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September 27, 1955 - Image 1

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Michigan Daily, 1955-09-27

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WRONG KIND OF SPIRIT
(See Page 4)

Latest Deadline in the State

flail 1

CLOUDY, SHOWERS

i

VOL. LXVI, No. 2 ANN ARBOR, MICHIGAN TUESDAY, SEPTEMBER 27, 1955

EIGHT PAGES

1 1 I Y I I II

Government
Wheels Turn
Under Nixon
Leads USC, Cabinet
During Ike's llness
WASHINGTON (M-Vice Presi
dent Richard MV. Nixon conferred
t the White House for nearly
three hours with top aides to Pres
ident Dwight D. Eisenhower yes-
terday charting plans for keeping
the wheels of government turning
in the absence of the stricken chie
executive.
An announcement issued after
the meeting, which also was at
tended by Acting Atty. Gen. Wil-
liam P. Rogers, said the Nationa
Security Council will meet Thurs-
day ,and the Cabinet Friday-botl
to take up matters "of a norma
routine nature."
Nixon, 42, would become Presi-
dent if the office should fall va-
cant or if Eisenhower should b
unable to fulfill his official duties
A more immediate question -
and one that obviously was thresh-
ed out in part at yesterday's Whit
House meeting-was how much
'presidential authority can be dele-
gated to' Nixon and others while
the chief executive is incapacitat-
ed.
Taking part in the conference
which lasted from 12:30 p.m. unti
3:15 p.m., in addition to Nixor
and Rogers were Sherman Adams
Eisenhower's chief assistant, and
presidential aides Wilton B. Per-
ons and Gerald Morgan.
Rogers represented Atty. Gen.
Herbert Brownell Jr., who startec
home by plane Monday from a va-
cation -in Spain. Just before
leaving Madrid, Brownell prom-
Ised quick action on the probleir
of delegating authority while the
President is incapacitated-per-
haps for a few weeks, possibly
longer.
"We'll give it urgent attention
you may be sure," Brownell said
Nixon declined to answer re
porters" questions after the White
House meeting, beyond saying he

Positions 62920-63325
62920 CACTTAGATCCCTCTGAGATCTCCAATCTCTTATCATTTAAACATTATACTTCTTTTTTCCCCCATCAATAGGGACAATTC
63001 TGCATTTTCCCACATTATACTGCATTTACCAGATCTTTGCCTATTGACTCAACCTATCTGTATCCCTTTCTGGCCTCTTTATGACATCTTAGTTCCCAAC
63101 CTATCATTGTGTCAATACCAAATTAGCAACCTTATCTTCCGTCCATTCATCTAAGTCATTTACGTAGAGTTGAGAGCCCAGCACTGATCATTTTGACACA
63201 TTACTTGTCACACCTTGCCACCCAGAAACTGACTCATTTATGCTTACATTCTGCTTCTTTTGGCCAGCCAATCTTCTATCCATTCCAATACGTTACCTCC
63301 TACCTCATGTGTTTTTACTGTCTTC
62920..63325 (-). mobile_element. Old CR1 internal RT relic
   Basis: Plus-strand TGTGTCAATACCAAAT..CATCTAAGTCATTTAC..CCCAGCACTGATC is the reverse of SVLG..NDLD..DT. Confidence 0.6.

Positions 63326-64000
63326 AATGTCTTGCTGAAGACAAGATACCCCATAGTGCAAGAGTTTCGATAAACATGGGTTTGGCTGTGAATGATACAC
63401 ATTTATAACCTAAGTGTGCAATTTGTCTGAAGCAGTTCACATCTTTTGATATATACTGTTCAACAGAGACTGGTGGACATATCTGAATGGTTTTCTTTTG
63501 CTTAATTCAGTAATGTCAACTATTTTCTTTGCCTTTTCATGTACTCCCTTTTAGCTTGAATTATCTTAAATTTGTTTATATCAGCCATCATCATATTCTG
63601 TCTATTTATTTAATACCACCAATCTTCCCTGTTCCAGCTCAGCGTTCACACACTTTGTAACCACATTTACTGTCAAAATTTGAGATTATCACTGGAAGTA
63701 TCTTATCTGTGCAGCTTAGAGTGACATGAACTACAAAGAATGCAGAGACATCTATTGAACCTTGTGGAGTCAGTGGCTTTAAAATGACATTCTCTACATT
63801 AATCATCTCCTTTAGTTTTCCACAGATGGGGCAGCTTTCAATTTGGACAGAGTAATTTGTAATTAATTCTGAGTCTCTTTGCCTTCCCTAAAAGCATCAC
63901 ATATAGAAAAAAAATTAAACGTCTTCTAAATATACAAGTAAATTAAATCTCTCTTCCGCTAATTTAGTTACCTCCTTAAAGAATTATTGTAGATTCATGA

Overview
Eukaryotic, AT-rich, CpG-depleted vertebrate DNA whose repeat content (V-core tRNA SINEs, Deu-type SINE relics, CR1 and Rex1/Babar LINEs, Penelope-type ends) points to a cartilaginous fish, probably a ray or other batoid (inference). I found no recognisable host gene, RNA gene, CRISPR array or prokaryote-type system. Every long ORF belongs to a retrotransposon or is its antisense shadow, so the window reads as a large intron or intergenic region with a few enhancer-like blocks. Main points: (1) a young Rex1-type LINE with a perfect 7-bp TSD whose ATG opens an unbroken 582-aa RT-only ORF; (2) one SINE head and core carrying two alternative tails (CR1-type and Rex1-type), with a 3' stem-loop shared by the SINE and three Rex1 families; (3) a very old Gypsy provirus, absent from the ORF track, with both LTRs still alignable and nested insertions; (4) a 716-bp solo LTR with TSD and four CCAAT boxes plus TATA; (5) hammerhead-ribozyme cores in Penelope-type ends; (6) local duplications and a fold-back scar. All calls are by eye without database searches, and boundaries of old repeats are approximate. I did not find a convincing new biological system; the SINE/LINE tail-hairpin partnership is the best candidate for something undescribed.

has no immediate plans to visi
the ailing President in Denver.
Thursday's National Security
Council session had been decided
upon before Monday's meeting bul
there had been no previous word
on whether the Cabinet would
meet this week. Nixon will pre-
side at both meetings.
"Janet' Nears
Nicaragua
MIAMI, Fla. (P) - Hurricane
Janet was bearing down yesterday
night on the forewarned coast of
Honduras and Nicaragua in Cen-
tral America with nothing in
sight to steer it away.
The leading edge of the storm
was expected to reach the coast-
line about dawn. Storm f ore-
casters predicted the center would
be a short distance north of Cape
Gracias at 4 p.m.
Coastal residents of northeastern
Nicaragua were advised to prepare
for rising winds, tides and seas.
"Interests on the northeastern
coast of Honduras should also take
precautions as gale and hurricane
winds and high tides spread west-
ward along the north coast of Hon -
duras during tomorrow." the ad-
visory said.
The Miami Weather Bureau is-
sued an "informal hurricane warn-
Ing for the Nicaragua and Hon-

duras coasts on both sides of Cape
Gracias and notified the two gov-
ernments of its prediction for the
burricane."
Chief storm forecaster Gordon
Dunn said present indications are
that Janet cannot swing around
on her- course enough to pass
through the Yucatan Channel into
the Gulf of Mexico.
fU Employee
Benefit Vote
To End Today
Today is the last day that eligi-
ble University employees may vote
on instatement of Social Security
insurance and retirement benefits
to their jobs.
Participants of. both the Teach-
ers' Insurance Annuity Association

Heart Attack May Result
In Sharp Party Struggle
By PETE ECKSTEIN
President Dwight Eisenhower's heart attack "makes the possi-
bility of his accepting the Republican nomination again very remote,"
Prof. Joseph E. Kallenbach of the political science department said
yesterday.
"If he doesn't want to run," Prof. Kallenbach added, "he will have
a strong argument with which to back up a refusal.".
He anticipates "sharp struggles" within both parties for the
Presidential nomination.
Vice-President Richard Nixon "stands a very strong chance of re-
na^ri"" thennmnn"n"" ^" he nr"n- "

ceiving ine nomination, ulle IJ u- i

l .a o

fessor commented.
Emphasizing that new leaders
may emerge from the next session
of Congress, he said, "a guess now
isn't worth very much."
If Adlai Stevenson declares his
candidacy in November as he is
expected to do, "I think he will be
renominated," Prof. Kallenbach
observed. He noted that the
Democratic nomination has be-
come more attractive "due to the
President's illness and added "I
am inclined to think it will make
it harder for Stevenson to gain the
nomination."
Prof. N. Marbury Efimenco of
the political science department
agreed that Vice-President Nixon
"should not be counted out. If he
plays his cards correctly during
the President's illness, he could
well emerge as a "compromise
candidate."
Knight, Herter Mentioned
Gov. Goodwin Knight of Calif-
ornia and Gov. Christian Herter
of Massachusetts were also men-
tioned by Prof. Efimenco as possi-
ble Republican candidates.
Regarding the President's tem-
porary disability, he commented
"there's nothing serious on hand
requiring Eisenhower's direct at-
tention at the present time."
Its "affect on relations abroad,
particularly with Moscow" are
more important, Prof. Efimenco
said. The President "achieved a
personal relationship with the
Russion rulers at Geneva," he
added, and "it is quite possible
that if he is inactive for a period